European Central Bank President Mario Draghi is scheduled to address the Federal Reserve's Jackson Hole conference in August for the first time in three years, according to a person familiar with the matter, in a speech that is expected to give a further sign of the ECB's growing confidence in the eurozone economy and its reduced dependence on monetary stimulus.
The future of the ECB's EUR60 billion-a-month ($68.5 billion) bond-buying program, which is currently due to run through December, is the biggest question hanging over global markets.
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ECB officials say the bank is likely to signal at its Sept. 7 policy meeting that the bond-buying program, known as quantitative easing, will be gradually wound down next year.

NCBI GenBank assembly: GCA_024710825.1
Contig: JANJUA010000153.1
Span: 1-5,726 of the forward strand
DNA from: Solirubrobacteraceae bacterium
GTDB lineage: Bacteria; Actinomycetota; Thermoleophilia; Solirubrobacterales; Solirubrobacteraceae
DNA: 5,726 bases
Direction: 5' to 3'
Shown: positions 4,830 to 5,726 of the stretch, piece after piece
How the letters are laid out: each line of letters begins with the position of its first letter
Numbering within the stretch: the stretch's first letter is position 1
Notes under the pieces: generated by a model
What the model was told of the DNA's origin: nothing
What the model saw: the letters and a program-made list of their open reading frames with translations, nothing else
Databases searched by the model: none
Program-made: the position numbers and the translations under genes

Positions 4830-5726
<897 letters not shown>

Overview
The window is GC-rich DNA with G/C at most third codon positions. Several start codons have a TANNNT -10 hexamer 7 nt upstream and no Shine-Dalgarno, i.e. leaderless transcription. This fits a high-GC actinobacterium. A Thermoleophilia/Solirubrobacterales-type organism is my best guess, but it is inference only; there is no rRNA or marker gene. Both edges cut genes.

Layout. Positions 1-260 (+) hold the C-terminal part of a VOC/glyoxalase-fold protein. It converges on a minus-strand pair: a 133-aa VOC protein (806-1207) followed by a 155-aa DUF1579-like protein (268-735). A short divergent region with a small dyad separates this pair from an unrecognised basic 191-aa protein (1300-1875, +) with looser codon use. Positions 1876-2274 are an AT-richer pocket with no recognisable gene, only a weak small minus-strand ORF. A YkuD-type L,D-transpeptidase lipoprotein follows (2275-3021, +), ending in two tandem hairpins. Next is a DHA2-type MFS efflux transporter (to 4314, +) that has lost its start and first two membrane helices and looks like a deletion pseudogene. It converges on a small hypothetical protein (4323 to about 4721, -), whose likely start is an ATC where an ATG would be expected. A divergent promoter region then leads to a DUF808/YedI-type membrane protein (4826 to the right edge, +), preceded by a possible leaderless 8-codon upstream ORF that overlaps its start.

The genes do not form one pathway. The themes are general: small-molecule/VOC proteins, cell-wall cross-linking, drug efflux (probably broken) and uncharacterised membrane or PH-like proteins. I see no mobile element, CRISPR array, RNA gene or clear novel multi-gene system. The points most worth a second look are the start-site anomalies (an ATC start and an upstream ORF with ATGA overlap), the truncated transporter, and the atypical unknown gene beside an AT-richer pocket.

Mr. Draghi's speech in Jackson Hole will take place less than two weeks before the ECB's September meeting, providing an obvious opportunity to signal a policy shift before the blackout window closes a week ahead of the meeting.
His last speech at Jackson Hole, in August 2014, was widely seen as heralding the start of the bond-buying program, known as quantitative easing or QE. Signaling the end of the program at the same event would have a certain symmetry, a person familiar with the matter said.
ECB officials caution that the timeline could yet change if economic data turn out weaker than expected. They will gather in Frankfurt on July 19-20 for the ECB's next policy meeting, but aren't expected to announce any major changes yet.
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(END) Dow Jones Newswires
July 13, 2017 07:27 ET (11:27 GMT)